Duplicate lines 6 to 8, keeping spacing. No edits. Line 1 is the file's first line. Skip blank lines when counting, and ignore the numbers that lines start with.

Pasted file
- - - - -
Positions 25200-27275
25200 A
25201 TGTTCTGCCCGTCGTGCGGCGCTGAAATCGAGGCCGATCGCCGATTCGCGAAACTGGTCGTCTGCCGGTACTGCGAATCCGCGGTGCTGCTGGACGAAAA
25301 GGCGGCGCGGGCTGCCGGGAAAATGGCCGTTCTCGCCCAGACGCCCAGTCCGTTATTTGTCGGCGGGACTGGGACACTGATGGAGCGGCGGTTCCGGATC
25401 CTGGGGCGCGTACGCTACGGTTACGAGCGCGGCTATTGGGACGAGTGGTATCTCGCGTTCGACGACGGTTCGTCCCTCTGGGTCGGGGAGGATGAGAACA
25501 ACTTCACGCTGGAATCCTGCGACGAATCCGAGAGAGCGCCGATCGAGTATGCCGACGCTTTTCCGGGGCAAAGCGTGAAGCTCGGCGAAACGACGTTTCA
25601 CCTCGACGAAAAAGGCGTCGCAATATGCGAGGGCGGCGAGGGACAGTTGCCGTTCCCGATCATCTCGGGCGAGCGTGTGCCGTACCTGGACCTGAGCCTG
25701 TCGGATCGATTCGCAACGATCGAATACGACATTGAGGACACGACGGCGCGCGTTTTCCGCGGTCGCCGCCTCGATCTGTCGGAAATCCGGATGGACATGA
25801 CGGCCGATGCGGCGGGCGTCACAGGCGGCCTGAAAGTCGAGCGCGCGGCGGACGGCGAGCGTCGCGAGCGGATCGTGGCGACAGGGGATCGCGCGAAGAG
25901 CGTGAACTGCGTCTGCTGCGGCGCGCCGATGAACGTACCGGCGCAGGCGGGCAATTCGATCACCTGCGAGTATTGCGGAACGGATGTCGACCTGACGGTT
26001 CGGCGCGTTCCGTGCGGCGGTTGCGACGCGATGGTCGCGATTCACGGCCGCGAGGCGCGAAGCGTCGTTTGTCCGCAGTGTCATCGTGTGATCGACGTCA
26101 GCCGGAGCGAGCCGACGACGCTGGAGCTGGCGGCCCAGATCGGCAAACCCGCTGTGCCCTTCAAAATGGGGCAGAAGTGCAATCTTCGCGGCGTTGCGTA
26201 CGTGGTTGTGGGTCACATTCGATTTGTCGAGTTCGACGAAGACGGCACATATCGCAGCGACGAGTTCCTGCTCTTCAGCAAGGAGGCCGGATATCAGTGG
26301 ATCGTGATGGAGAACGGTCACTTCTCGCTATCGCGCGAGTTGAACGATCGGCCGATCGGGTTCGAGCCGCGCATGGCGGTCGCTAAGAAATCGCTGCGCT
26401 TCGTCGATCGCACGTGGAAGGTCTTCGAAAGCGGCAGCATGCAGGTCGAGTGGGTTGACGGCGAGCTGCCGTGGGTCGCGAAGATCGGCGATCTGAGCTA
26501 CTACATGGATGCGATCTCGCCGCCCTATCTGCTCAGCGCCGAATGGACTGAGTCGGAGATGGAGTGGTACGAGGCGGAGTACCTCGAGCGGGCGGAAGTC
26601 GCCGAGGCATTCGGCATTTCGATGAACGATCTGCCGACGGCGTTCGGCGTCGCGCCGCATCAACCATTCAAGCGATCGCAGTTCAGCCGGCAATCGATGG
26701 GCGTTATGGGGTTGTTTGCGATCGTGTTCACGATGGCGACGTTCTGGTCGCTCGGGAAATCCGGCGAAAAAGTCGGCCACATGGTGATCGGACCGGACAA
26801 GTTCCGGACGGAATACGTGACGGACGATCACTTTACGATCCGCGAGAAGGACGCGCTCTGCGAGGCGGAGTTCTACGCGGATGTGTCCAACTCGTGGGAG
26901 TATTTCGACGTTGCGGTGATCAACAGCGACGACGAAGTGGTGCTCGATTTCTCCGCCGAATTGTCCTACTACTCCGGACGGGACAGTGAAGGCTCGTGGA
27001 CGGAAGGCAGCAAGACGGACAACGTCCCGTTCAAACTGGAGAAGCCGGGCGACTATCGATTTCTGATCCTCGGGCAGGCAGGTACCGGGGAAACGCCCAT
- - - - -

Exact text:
25501 ACTTCACGCTGGAATCCTGCGACGAATCCGAGAGAGCGCCGATCGAGTATGCCGACGCTTTTCCGGGGCAAAGCGTGAAGCTCGGCGAAACGACGTTTCA
25601 CCTCGACGAAAAAGGCGTCGCAATATGCGAGGGCGGCGAGGGACAGTTGCCGTTCCCGATCATCTCGGGCGAGCGTGTGCCGTACCTGGACCTGAGCCTG
25701 TCGGATCGATTCGCAACGATCGAATACGACATTGAGGACACGACGGCGCGCGTTTTCCGCGGTCGCCGCCTCGATCTGTCGGAAATCCGGATGGACATGA